The results were convincing in every respect: the rapid implementation of the Europay MasterCard Visa standard enabled the STM to reduce bank card fraud. Among the benefits justifying the $3.75-million investment:
- Retailers who already met the EVM standard found that operating their payment system was simplified.
- The PIN chip card doesn’t only afford retailers with greater security, it also allows a host of possibilities in terms of advanced applications. For example, integrating innovative loyalty programs into existing payment cards offers retailers the opportunity to increase their market share while strengthening their brand.
- A very large proportion of Canadians are concerned about the security of information on their cards. More than half of them are afraid of having personal data intercepted at the point of sale. Furthermore, one-third of Canadians believe that responsibility for credit card security falls on retailers.
- Given that Asia, Latin America and the European Union have increasingly adopted EMV technology, a growing number of foreign consumers making transactions in Canada hold PIN chip cards. By offering public transit customers EMV technology for the purchase of transit fares, the STM aims to increase their sense of security.
This innovative project also promoted the integration of sound functionality in fare vending machines and reloading terminals, at a lower cost, while providing greater accessibility for blind and visually impaired people by allowing them:
· To be guided by audio instructions, generated by voice synthesis, when buying transit fares.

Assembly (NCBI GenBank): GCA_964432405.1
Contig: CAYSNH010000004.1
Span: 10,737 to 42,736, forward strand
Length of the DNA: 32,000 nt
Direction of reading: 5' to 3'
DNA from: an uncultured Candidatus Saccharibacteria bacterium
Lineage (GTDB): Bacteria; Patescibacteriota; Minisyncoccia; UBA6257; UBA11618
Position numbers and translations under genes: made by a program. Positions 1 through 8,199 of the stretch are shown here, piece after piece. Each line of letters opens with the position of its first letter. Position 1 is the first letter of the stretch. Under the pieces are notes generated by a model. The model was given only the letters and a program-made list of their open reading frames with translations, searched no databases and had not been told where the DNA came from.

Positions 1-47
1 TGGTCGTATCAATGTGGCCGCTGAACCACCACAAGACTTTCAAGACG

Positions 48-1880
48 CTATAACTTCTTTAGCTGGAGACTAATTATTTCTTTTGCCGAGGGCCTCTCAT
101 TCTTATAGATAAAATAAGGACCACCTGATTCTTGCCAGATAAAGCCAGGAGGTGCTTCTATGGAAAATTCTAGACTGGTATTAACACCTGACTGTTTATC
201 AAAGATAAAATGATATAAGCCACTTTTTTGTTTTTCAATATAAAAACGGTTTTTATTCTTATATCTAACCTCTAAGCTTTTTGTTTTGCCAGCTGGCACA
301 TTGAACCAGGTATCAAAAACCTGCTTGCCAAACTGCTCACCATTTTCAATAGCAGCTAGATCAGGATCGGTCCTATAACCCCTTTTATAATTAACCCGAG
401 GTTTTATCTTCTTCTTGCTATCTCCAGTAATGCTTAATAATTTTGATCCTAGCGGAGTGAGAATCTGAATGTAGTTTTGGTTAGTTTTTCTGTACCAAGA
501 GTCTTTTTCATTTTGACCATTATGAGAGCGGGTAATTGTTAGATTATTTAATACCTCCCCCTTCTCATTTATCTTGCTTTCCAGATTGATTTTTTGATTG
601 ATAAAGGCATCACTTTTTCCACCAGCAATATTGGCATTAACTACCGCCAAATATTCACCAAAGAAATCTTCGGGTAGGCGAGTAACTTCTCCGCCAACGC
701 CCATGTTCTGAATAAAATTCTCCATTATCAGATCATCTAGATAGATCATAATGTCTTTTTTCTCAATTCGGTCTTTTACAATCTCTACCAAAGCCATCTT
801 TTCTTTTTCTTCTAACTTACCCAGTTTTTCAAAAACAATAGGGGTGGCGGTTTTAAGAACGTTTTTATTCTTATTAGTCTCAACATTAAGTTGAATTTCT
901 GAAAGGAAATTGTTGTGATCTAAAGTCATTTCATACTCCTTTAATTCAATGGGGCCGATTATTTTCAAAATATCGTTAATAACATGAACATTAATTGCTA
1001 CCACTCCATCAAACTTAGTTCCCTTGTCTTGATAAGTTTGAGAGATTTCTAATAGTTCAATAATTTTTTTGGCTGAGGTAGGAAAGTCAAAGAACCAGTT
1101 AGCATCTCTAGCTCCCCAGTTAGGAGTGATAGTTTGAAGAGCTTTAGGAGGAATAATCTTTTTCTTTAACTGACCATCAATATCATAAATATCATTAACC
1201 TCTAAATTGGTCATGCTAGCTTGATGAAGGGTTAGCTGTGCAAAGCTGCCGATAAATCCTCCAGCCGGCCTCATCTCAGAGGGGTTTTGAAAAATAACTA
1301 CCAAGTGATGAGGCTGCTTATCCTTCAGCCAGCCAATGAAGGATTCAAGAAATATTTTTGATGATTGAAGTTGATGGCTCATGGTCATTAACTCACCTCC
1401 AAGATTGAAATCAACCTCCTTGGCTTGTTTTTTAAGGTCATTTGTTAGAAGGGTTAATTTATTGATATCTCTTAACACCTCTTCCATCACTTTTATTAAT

- To use a banking keypad with tactile touchpad in Braille.
- To use the OPUS system by means of an interface offering greater navigational simplicity.
- To better visually locate the functions displayed on the screen through the use of contrasts, which improve the equipment’s ergonomics.
Conclusive results: A choice that pays off
Financially speaking, implementing the EMV standard demonstrates beyond all doubt that bank card fraud is declining sharply. In fact, the STM has reduced its losses to a few thousand dollars, compared with approximately $500,000 per year before implementation. This result is especially positive considering that, over the same period, the STM experienced a 25% increase in transit fare sales via fare vending machines and reloading terminals.
As anticipated, losses are practically nonexistent, confirming that investing in this solution before the scheduled deadline at the end of 2015 is a choice that pays off, both for customers and for the STM.
 The Implications of Chip & PIN Migration: A Canadian Retailer’s Perspective, J.C. Williams Group, January 2007